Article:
More Exchange Vulnerabilities and a Confluence Rce
We warned you earlier this year that there were more Exchange vulnerabilities on the horizon and Microsoft hasn’t fail to deliver. Details of another serious vulnerability in Microsoft Exchange were released earlier this week. Le Xuan Tuyn, a researcher at the Information Security Center of Vietnam Posts and Telecommunication Group (VNPT-ISC), discovered and reported CVE-2021-33766, commonly referred to as ProxyToken, in March of this year through the Zero-Day Initiative (ZDI).
This vulnerability, like ProxyLogon, ProxyOracle, and ProxyShell is found in the way traffic is proxied between Microsoft’s front-end Internet Information Services (IIS) and the backed services. There is a feature in Exchange known as “Delegated Authentication” which allows IIS on the front-end to pass authentication requests to the backend so it can support cross-forest topologies. This is a special configuration and not a feature used by default. When IIS receives a request that contains “/ecp”, which is part of the URL for the Exchange Control Panel (ECP), with a “SecurityToken” cookie, it assumes Delegated Authentication is enabled and rather than authenticating the user, delegates authentication to the backend. However, if Delegated Authentication is not enabled (again, not the default configuration), then ECP ignores the “SecurityToken” cookie and assumes the front-end took care of authentication. There is one extra step needed. ECP will block requests that do not include a ticket known as “ECP canary”. However, this ticket can be obtained by sending a malformed request that triggers and HTTP 500 error. The HTTP 500 error ECP produces includes the ticket in the response. Once an attacker is able to gain access to ECP, they can setup e-mail forwarding rules and start getting copies of all your email.
The good news is Microsoft has already patched for this vulnerability in July 2021, so if your servers are all up to date then you should be safe though there is some evidence of threat actors using this vulnerability for the past several weeks. It’s also worth noting that you cannot simply apply the July updates to fix this and other Exchange proxy vulnerabilities. You must also extend the schema using the June 2021 cumulative updates. We have seen individuals apply the July updates and were still later compromised.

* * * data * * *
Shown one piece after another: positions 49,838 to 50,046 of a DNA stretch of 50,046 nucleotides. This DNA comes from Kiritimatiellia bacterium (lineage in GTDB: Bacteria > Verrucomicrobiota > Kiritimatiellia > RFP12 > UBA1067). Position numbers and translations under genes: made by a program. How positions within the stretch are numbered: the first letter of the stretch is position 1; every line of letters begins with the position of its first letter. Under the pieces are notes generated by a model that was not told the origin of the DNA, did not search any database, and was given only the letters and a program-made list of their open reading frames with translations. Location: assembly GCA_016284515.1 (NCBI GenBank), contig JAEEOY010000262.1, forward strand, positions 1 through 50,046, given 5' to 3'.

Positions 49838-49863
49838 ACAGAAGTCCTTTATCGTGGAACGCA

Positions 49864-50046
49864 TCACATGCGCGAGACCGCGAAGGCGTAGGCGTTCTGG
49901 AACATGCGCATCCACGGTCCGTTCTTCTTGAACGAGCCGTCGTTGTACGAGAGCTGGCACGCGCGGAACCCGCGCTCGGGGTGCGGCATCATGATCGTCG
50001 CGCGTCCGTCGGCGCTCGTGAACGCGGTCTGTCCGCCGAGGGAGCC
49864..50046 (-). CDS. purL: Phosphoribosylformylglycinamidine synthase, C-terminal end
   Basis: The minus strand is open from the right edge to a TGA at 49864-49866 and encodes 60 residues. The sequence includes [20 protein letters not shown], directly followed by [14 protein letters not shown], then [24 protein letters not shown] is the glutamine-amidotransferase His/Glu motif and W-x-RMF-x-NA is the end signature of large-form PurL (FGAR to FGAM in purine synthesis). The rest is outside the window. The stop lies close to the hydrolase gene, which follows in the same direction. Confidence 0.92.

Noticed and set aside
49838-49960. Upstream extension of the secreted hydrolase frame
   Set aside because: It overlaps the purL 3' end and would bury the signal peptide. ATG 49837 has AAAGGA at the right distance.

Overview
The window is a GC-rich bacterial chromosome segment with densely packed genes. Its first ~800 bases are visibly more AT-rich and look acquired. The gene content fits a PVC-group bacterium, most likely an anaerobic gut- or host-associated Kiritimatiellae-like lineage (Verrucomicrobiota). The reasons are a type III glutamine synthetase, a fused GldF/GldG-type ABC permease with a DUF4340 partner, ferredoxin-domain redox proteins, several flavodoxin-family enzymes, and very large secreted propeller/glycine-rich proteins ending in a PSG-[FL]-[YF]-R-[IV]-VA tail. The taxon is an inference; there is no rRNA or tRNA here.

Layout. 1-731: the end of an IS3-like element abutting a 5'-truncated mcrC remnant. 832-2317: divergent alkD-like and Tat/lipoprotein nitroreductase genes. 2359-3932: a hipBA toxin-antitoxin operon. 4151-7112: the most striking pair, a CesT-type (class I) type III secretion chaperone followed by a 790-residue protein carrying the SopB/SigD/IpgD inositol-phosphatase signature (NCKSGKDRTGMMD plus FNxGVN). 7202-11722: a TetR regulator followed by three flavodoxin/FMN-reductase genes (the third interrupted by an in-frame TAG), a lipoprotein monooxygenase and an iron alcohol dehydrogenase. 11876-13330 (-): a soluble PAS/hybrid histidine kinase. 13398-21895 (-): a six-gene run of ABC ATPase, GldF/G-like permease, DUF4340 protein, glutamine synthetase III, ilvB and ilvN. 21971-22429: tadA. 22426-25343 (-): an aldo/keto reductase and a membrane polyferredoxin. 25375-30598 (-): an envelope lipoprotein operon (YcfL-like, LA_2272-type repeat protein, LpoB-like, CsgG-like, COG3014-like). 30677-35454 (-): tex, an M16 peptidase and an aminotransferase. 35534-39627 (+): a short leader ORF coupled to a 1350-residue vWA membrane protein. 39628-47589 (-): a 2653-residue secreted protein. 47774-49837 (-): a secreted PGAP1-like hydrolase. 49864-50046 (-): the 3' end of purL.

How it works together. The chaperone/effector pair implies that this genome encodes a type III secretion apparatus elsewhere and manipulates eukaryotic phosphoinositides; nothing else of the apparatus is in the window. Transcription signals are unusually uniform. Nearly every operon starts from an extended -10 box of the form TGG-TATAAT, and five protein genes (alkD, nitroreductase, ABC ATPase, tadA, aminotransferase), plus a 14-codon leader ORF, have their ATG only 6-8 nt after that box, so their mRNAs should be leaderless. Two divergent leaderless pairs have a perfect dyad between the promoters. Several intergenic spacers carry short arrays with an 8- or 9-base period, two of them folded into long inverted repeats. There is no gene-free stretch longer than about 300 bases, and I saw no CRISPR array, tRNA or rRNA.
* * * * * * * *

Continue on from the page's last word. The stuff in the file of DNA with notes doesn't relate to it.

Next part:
The ConnectWise CRU has added the following signature to the Perch platform to detect any attempts to exploit ProxyToken:
alert http $EXTERNAL_NET any -> $HOME_NET any (msg:"[ConnectWise CRU] Potential MS Exchange ProxyToken Exploit (CVE-2021-33766)"; flow:established, to_server; http.method; content:"POST"; http.uri; content:"/ecp/"; content:"/RulesEditor/InboxRules.svc/NewObject"; distance:0; http.cookie; content:"SecurityToken="; tag:session,5,packets; reference:url, www.zerodayinitiative.com/blog/2021/8/30/proxytoken-an-authentication-bypass-in-microsoft-exchange-server; classtype:web-application-attack; sid:; rev:1; metadata: created_at 2021-08-30, updated_at 2021-08-30, mitre_tactic_id TA0001, mitre_tactic_name Initial_Access, mitre_technique_id T1190, mitre_technique_name Exploit_Public_Facing_Application, cve CVE_2021_33766;)
Confluence RCE Vulnerability
Last week a critical vulnerability with a CVSS score of 9.8 was reported in Atlassians’s Confluence Server, a corporate wiki solution used by organizations around the world and especially common in organizations in the tech industry. This vulnerability would allow an authenticated user, and in the right circumstances an unauthenticated user, to execute arbitrary code on a Confluence Server. CVE-2021-26084 is an Object-Graph Navigation Language (OGNL) injection vulnerability. OGNL is an open-source expression language for Java that Confluence uses for templates that generate the HTML your web browser interprets.
A malicious actor can craft an HTTP POST request to “doenterpagvariables.action” with a Unicode encoded payload in the “queryString” variable that will cause the server to execute the payload.
The vulnerability was reported via Atlassian’s public bug bounty program and a patch has already been released. The affected versions are before version 6.13.23, from version 6.14.0 before 7.4.11, from version 7.5.0 before 7.11.6, and from version 7.12.0 before 7.12.5. The official advisory from Atlassian was released on August 25, 2021. Patches and more details can be accessed at the official advisory at https://confluence.atlassian.com/doc/confluence-security-advisory-2021-08-25-1077906215.html.
The vulnerability is fairly trivial to exploit, and a proof-of-concept (PoC) has already been released on Exploit DB making it even easier. This has led mass scans for vulnerable Confluence servers with both attackers and researchers probing for vulnerable systems. According to Atlassian, Confluence is used by more than 60,000 customers. Given the widespread use of Confluence, the ease of exploitation, and the severity of the vulnerability we strongly recommend patching your systems as soon as possible. Meanwhile, we have deployed signatures by Emerging Threats to our IDS customers that should detect exploit attempts.